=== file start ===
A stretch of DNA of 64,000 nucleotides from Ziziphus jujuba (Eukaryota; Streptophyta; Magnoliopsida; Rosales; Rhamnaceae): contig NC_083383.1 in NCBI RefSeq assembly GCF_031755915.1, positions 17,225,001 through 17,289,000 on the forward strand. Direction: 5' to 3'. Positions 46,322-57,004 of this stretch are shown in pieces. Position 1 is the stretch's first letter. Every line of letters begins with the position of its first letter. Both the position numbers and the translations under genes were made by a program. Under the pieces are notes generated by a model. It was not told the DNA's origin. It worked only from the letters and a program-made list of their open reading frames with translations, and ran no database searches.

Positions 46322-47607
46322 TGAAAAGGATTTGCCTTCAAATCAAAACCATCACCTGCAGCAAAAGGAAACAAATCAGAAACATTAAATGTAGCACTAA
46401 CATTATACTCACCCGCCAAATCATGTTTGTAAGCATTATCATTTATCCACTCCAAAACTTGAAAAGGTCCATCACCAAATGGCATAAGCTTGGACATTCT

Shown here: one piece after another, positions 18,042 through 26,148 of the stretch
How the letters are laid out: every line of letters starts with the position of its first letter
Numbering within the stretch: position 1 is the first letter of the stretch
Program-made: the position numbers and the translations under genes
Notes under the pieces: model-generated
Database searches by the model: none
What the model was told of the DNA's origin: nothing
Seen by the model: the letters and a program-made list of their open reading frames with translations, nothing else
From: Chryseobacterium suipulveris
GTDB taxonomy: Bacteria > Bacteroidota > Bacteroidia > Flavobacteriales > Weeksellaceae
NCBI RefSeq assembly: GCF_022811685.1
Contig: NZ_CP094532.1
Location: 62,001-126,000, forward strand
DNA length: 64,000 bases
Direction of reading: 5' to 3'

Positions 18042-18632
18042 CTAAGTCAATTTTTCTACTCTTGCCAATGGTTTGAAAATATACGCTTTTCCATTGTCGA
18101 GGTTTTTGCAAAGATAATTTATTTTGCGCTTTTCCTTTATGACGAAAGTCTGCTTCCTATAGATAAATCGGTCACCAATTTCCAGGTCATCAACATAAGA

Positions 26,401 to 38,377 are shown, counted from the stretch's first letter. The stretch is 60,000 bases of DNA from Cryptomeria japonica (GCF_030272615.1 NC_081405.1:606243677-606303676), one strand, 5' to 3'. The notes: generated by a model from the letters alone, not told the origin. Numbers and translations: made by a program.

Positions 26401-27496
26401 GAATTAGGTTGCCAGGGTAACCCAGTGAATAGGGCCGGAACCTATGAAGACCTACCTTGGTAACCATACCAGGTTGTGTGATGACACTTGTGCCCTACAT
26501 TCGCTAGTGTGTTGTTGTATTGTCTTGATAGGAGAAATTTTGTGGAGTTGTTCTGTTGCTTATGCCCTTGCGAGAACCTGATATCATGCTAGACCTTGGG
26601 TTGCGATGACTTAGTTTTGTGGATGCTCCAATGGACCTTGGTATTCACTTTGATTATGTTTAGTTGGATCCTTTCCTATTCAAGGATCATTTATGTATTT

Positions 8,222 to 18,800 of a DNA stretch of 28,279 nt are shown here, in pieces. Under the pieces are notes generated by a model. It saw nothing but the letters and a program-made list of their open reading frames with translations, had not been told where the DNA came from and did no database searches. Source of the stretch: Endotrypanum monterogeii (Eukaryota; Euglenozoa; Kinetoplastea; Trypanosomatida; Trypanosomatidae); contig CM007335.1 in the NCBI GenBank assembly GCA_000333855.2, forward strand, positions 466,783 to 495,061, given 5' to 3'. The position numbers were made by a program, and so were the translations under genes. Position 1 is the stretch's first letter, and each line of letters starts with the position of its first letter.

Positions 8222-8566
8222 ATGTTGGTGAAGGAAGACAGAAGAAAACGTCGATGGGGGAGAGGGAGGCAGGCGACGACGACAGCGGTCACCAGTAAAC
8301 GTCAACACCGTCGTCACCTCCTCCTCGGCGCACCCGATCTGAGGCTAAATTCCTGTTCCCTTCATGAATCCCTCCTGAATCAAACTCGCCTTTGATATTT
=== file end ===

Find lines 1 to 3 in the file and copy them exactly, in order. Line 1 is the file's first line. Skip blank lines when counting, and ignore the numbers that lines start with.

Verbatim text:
A stretch of DNA of 64,000 nucleotides from Ziziphus jujuba (Eukaryota; Streptophyta; Magnoliopsida; Rosales; Rhamnaceae): contig NC_083383.1 in NCBI RefSeq assembly GCF_031755915.1, positions 17,225,001 through 17,289,000 on the forward strand. Direction: 5' to 3'. Positions 46,322-57,004 of this stretch are shown in pieces. Position 1 is the stretch's first letter. Every line of letters begins with the position of its first letter. Both the position numbers and the translations under genes were made by a program. Under the pieces are notes generated by a model. It was not told the DNA's origin. It worked only from the letters and a program-made list of their open reading frames with translations, and ran no database searches.

Positions 46322-47607
46322 TGAAAAGGATTTGCCTTCAAATCAAAACCATCACCTGCAGCAAAAGGAAACAAATCAGAAACATTAAATGTAGCACTAA